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The Lead Industry and Child Lead Poisoning
by Richard Rabin
Historians of public health are familiar with Benjamin Franklin’s letter to a friend in which he recounts his knowledge of the many professions in which lead is a health hazard. He concludes by saying: “This, my dear Friend, is all I can at present recollect on the Subject. You will see by it, that the Opinion of this mischievous Effort from Lead is at least above Sixty Years old; and you will observe with Concern how long a useful Truth may be known and exist, before it is generally receiv’d and practis’d on.”  Unfortunately, old Ben made no effort to enlighten his friend (or future generations) as to why such delay being so common is a good example of how powerful economic interests can prevent the implementation of a “useful Truth.”
For several decades after they became aware of the danger to young children of lead paint, the lead and lead paint industries continued to produce and sell it. Through a variety of tactics, including suppression of research findings, lobbying against government regulation and misleading advertising, these corporations and their trade associations created a public health problem of major proportions.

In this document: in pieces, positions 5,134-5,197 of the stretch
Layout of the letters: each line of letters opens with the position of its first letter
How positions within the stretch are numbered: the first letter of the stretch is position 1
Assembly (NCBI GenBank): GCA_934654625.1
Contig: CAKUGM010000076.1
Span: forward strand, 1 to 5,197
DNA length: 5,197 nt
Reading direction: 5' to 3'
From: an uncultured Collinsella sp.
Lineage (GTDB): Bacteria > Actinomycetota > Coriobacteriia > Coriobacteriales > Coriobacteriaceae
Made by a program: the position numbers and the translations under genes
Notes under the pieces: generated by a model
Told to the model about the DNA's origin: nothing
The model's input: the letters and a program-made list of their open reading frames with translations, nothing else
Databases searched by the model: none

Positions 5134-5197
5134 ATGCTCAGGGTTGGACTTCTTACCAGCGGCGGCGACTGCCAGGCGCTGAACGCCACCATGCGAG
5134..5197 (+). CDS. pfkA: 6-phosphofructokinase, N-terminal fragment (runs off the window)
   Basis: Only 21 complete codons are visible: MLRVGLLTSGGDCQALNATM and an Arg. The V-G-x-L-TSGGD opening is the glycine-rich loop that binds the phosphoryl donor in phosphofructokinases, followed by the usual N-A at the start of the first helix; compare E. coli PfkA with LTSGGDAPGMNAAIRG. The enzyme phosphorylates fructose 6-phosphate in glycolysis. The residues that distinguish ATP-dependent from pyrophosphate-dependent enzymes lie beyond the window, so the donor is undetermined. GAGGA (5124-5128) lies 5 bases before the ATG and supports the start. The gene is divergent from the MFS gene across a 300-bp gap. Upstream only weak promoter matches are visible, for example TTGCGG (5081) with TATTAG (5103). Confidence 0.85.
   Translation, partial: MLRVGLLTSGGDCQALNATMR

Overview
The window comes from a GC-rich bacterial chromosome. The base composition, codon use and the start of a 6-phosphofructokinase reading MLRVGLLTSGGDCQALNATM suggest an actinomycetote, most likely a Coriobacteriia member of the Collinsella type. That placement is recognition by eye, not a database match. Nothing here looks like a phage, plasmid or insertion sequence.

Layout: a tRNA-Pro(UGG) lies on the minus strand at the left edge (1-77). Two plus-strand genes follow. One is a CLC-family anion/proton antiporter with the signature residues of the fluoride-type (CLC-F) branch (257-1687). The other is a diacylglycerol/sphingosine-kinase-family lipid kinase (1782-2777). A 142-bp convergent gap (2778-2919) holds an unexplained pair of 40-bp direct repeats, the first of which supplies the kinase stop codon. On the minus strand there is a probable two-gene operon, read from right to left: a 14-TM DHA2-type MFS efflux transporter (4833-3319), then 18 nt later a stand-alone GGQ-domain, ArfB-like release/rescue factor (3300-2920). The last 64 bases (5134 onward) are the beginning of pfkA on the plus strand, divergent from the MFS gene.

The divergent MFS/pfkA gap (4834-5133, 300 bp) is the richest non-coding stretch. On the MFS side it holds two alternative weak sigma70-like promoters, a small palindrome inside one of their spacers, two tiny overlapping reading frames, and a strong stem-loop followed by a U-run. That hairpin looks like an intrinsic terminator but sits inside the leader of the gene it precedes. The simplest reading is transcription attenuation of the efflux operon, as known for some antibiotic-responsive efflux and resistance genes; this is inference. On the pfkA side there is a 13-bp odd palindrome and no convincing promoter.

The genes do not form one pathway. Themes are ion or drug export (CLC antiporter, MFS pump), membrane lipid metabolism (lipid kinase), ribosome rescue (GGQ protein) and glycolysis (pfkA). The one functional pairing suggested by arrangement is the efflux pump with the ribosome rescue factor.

Although dramatic, life-threatening cases of lead poisoning had long since become a rarity, in 1991 the illness was still of such concern that the Secretary of Health and Human Services declared it the nation’s most serious environmental pediatric disease. Even today, nearly one million children under the age of six have blood lead levels that can cause lowered intelligence, hyperactivity, learning difficulties and behavioral problems. Studies suggest that these effects persist beyond early childhood and into adulthood.
What did they know?
As early as 1904 an Australian physician, J. Lockhart Gibson, published an article on the source of childhood lead poisoning among his patients. He concluded that the lead-based paint on walls and porch railings was the main culprit. Ten years later the first case study of a child poisoned by lead paint appeared in the U.S. The authors, Thomas and Blackfan, after searching the literature, concluded that such cases were rare.  However, three years later Dr. Blackfan reversed his judgment and asserted that reports of child plumbism were uncommon only because pediatricians were not looking for it.  As more doctors and public health authorities became aware of the problem over the next several decades, the medical and scientific literature would become full of studies describing the sources, symptoms and effects of childhood lead poisoning. Toys, furniture, windowsills, doorframes and other woodwork all were sources of lead for the young child. One author put it succinctly: “A child lives in a lead world.”